What Happens to Environmental Costs in a Bankruptcy?

“How did you go bankrupt?” Bill asked.
“Two ways,” Mike said. “Gradually and then suddenly.”

The Sun Also RisesErnest Hemingway

Those living in Southeastern Michigan are probably learning more about bankruptcy than they ever cared to learn. Even at a 10-mile high level, surveying the complicated ways an entity can continue its business and creditors collect a fraction of what is owed them can be pretty confusing. What happens if there are environmental costs, fines and penalties? Do these costs get paid or are they dischargeable?

In essence, bankruptcy under Chapter 11 of the Bankruptcy Code allows an entity to reorganize and establishes a plan whereby creditors can get paid. Creditors make a claim on the bankruptcy estate, but a bankruptcy court may also designate certain costs as an administrative expense priority. That is, there are ongoing expenses that are incurred after bankruptcy that are required to keep an entity operating and cannot be discharged in bankruptcy.

Among the ongoing activities of an entity in bankruptcy may include the costs of environmental compliance. In essence, bankruptcy proceedings do not provide an excuse for an ongoing concern to avoid its obligation to comply with environmental laws and regulations. Otherwise, it could avoid the costs of compliance, while its solvent competitors would remain obligated to follow the law. The question gets dicier when the costs related to environmental compliance come in the form of fines and penalties.

Recently, the Court of Appeals for the First Circuit considered the issue of whether fines and penalties incurred by a debtor in bankruptcy were compensable as an administrative expense. In that case, the New Hampshire Department of Environmental Services (NHDES) notified a company that distributed fuel and owned and operated fuel in above-ground storage tanks (ASTs) that it was in violation of laws requiring that the ASTs they owned needed secondary containment, which collects escaped fuel in the event of a release from the ASTs. The company did not correct the deficiencies identified by the NHDES.

NHDES filed an enforcement action against the company, seeking injunctive relief and civil penalties for noncompliance. NHDES ultimately prevailed, and a state court required the company to brings its facilities into compliance or take them out of service. The company did not comply with the order and NHDES filed a motion to find the company in contempt.

While the motion was pending, the company filed for Chapter 11 bankruptcy. Because the matter was in bankruptcy, the state court stayed its proceedings, but the bankruptcy court ruled that the state case could proceed. The state court then issued NHDES motion for contempt against the company.

The state’s court order required the company to take all of its ASTs out of service within 10 days or face penalties of $1,000 per day. The company did not appeal the state court’s decision and later the court issued a judgment for $192,000 in civil penalties for the company’s failure to comply with court’s order. NHDES then went to the bankruptcy court and asked it to rule that the civil fines were an administrative priority claim. The bankruptcy court granted the NHDES motion.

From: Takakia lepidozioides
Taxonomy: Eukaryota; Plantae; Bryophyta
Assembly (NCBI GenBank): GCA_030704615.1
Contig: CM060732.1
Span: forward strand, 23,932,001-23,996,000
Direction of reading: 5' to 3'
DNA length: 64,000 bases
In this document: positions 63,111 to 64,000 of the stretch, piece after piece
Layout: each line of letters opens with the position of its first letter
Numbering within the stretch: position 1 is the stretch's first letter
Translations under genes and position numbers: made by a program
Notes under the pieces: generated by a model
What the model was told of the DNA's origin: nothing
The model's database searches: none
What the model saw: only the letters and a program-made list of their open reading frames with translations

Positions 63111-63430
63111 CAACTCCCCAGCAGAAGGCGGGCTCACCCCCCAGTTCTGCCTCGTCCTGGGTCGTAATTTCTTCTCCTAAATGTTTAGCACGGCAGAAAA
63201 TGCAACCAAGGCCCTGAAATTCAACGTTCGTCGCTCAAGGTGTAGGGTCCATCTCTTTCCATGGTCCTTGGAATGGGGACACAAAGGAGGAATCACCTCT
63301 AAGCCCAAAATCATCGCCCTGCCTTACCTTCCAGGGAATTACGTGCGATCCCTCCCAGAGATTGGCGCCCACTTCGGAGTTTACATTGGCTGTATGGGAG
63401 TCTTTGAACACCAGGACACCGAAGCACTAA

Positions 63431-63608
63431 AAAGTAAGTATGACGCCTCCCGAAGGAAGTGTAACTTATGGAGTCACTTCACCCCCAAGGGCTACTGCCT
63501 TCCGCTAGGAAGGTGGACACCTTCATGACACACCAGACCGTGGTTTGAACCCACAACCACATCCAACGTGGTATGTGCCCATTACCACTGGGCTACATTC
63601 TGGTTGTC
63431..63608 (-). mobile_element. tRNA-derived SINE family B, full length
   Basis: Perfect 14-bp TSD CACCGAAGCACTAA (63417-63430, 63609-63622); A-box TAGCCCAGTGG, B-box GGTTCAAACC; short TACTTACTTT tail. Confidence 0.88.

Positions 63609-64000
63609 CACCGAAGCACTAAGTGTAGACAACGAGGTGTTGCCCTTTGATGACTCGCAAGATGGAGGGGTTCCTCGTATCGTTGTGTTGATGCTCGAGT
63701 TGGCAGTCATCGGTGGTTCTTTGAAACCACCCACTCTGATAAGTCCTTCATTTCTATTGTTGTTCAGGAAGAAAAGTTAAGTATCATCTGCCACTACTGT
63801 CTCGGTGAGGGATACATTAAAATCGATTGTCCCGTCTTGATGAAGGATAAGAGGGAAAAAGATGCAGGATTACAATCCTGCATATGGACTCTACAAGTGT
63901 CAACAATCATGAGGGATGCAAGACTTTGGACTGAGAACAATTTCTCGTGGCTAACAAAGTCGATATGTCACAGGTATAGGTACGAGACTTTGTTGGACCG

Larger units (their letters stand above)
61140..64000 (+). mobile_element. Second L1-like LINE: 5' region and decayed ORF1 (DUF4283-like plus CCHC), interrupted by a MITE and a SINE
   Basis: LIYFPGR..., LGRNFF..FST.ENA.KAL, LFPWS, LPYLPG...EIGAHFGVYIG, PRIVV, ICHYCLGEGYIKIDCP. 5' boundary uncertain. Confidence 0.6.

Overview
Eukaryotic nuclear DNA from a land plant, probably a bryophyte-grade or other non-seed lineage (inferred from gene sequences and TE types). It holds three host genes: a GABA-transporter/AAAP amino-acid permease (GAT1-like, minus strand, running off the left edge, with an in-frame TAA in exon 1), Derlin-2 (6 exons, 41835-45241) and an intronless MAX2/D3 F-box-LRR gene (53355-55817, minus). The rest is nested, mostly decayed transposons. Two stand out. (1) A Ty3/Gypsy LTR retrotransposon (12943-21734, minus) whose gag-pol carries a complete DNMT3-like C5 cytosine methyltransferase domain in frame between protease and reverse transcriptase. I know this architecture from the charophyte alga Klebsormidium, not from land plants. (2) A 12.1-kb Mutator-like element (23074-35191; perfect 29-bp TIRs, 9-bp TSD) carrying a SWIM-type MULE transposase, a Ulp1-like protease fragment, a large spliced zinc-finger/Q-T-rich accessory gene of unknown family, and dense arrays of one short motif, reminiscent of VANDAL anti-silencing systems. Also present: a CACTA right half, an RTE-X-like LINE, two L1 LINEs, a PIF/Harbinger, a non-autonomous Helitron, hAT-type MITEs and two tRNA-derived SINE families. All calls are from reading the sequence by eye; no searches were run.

Once an entity files for bankruptcy, claims against it are categorized as “pre-petition” and post-petition.” Those making pre-petition claims get only a portion of what they are owed, while post-petition claims usually recover their costs (so long as the entity has assets). On appeal, the company argued that the fines were the result of “pre-petition” actions and could not be considered administrative expenses. NHDES took the position that the fines resulted from the company’s actions occurring after bankruptcy.

The Court of Appeals sided with NHDES and sustained the bankruptcy court’s ruling. It found the fact that the violations of law occurred before filing as irrelevant. Instead, the Court noted that the fines were issued as a result of the company’s failure to comply with the state court’s order to come into compliance, which occurred after the company filed for bankruptcy. The Court also disagreed with the company that there was a distinction between “compensatory” fines and civil fines; both would qualify as administrative expenses and thus were given “first priority treatment.”

Citing another First Circuit opinion, the Court described its reasoning as follows:

“We reasoned that in light of ‘today’s extensive environmental regulations,’ the payment of a fine for failing to comply with those regulations is ‘a cost ‘ordinarily incident to the operation of a business.’’ * * * We also observed that ‘[d]ebtors in possession do not have carte blanche to ignore state and local laws protecting the environment against pollution.’ * * * The fact that the fine at issue did not compensate private parties * * * did not change our conclusion that it would be ‘fundamentally unfair’ * * * to allow [the party] to actively flout [the State’s] environmental laws and avoid paying a civil penalty simply because it was involved in a Chapter 11 reorganization.”

Our own Sixth Circuit Court of Appeals is in full agreement with the First Circuit as is the Supreme Court. The focus on the inquiry is when these fines are incurred. Were they incurred before filing bankruptcy or after? If some of the fines were incurred before and some after, the fines incurred after bankruptcy, even for pre-petition actions, can be considered administrative expenses. But the mere filing of bankruptcy does not protect an entity for complying with the law and fines incurred after filing will mean that money from the bankruptcy may not be available (or less available) for those filing claims.

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